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London Marathon: Peres Jepchirchir breaks women’s only world record



Tokyo Olympic gold medalist Peres Jepchirchir of Kenya shattered the women’s only marathon world record by winning the London Marathon in 2 hours, 16 minutes, 16 seconds on Sunday.

In the men’s race, Kenyan Alexander Mutiso gapped 41-year-old Ethiopian legend Kenenisa Bekele in the last three miles to win by 14 seconds in 2:04:01 for his first major marathon title.

Jepchirchir, 30, lowered the women’s only record of 2:17:01 set by countrywoman Mary Keitany at the 2017 London Marathon.

The 13 fastest overall women’s marathon times in history — led by Ethiopian Tigst Assefa’s world record 2:11:53 from last September — were all from races where either the male and female competitors overlapped or men were among pacers for the women.


In London, the elite women started 35 minutes before the elite men.

Assefa finished second on Sunday, seven seconds behind Jepchirchir, followed by Kenyan Joyciline Jepkosgei one second later.

In an eight-month span in 2021 and 2022, Jepchirchir became the only person to win the Olympic, Boston and New York City marathons in a career.

She then withdrew before the New York City Marathon due to injury in 2022 and 2023, while finishing third in the April 2023 London Marathon in between.

Her win Sunday boosts her chances to make Kenya’s three-woman team for the Paris Olympics and bid to become the first woman to repeat as Olympic marathon gold medalist.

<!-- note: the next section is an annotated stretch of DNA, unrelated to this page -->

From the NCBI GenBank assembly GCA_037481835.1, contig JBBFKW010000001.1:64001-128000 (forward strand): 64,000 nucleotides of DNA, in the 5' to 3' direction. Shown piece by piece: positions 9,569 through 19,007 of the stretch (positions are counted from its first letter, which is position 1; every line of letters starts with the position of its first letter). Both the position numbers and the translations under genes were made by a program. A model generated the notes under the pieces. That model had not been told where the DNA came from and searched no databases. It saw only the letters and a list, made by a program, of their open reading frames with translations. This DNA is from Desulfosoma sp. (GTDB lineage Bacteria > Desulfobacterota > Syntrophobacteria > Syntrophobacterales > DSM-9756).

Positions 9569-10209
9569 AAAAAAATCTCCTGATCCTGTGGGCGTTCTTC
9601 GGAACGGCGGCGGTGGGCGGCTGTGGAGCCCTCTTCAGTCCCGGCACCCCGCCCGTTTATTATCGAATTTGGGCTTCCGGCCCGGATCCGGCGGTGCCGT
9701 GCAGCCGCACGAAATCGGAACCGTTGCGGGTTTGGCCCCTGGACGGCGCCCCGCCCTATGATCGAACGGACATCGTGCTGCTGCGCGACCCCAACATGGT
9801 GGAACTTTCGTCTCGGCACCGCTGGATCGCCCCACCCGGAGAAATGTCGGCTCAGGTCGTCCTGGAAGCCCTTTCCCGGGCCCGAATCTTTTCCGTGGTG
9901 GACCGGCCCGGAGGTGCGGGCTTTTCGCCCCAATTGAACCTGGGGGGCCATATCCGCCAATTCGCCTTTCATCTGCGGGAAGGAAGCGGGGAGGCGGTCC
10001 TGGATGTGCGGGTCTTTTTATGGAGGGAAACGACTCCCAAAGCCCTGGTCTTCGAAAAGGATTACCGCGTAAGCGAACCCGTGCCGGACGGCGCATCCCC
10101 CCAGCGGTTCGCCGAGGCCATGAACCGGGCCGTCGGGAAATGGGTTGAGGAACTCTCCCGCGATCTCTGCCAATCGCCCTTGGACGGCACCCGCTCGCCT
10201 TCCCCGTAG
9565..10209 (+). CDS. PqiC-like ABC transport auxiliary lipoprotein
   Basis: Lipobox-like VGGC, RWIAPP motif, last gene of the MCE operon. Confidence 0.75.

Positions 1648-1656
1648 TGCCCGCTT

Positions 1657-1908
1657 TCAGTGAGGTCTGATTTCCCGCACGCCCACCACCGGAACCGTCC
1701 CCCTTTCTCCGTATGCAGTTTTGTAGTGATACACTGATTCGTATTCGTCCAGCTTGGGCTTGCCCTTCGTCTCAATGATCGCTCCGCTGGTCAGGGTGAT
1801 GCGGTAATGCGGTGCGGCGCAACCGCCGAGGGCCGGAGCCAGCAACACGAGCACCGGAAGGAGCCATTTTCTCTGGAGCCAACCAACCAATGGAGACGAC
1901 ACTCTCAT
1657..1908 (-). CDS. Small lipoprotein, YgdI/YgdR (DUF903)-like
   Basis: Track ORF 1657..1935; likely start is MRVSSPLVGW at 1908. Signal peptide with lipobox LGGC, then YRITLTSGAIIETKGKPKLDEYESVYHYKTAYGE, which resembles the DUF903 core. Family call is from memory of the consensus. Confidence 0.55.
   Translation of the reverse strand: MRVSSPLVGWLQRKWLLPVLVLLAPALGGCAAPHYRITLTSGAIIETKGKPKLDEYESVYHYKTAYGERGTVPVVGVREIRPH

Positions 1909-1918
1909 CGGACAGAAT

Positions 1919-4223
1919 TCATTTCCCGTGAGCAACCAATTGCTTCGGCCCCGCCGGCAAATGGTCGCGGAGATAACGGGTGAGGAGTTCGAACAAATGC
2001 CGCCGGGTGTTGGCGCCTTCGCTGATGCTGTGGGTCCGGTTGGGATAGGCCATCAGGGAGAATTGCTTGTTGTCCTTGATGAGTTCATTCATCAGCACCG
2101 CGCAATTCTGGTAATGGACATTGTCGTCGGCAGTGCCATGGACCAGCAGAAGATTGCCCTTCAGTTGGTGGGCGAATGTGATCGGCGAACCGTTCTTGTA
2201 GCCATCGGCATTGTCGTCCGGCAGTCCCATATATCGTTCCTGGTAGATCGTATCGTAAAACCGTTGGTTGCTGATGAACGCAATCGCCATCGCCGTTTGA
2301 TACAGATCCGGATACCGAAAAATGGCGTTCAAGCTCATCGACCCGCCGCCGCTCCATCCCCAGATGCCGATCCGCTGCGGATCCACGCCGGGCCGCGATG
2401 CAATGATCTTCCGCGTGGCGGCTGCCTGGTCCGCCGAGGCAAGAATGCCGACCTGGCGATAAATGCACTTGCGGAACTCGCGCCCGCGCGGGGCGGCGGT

“As I crossed the finish line, I thought about how grateful I am for this to be my last event representing Kenya before I head to Paris,” Jepchirchir said, according to London Marathon organizers. “I now know I have a great chance to defend my title in Paris.”

Hellen Obiri, the reigning New York City and Boston Marathon winner, is the only other Kenyan woman to win one of the six annual World Marathon Majors over the last year.

Bekele, the third-fastest marathoner in history from his last win in 2019 in Berlin (2:01:41), could be in contention for the Ethiopian Olympic team.

“I am happy, but a bit disappointed,” he said, citing lower back pain, according to organizers. “I put in what I expected at 41. I was a bit injured. I think I have two to three more years of marathons.”

Bekele won eight Olympic or world titles between the 5000m and 10,000m from 2003 to 2009, plus broke both world records in those track events. His last Olympics were in 2012, then he moved up to the marathon in 2014 and was not on the Olympic team in Rio or Tokyo.

Bekele can become the oldest Ethiopian to compete in an Olympics in any sport, according to the OlyMADMen.

Others in contention for the three-man Ethiopian team for Paris include Sisay Lemma, who won the Boston Marathon last Monday, and Tamirat Tola, who won last November’s New York City Marathon.

Tola was in Sunday’s race and among the leaders at 18 miles before dropping out.

The next major marathon is the Paris Olympic marathon on the last two days of the Games — Aug. 10 for the men and Aug. 11 for the women.

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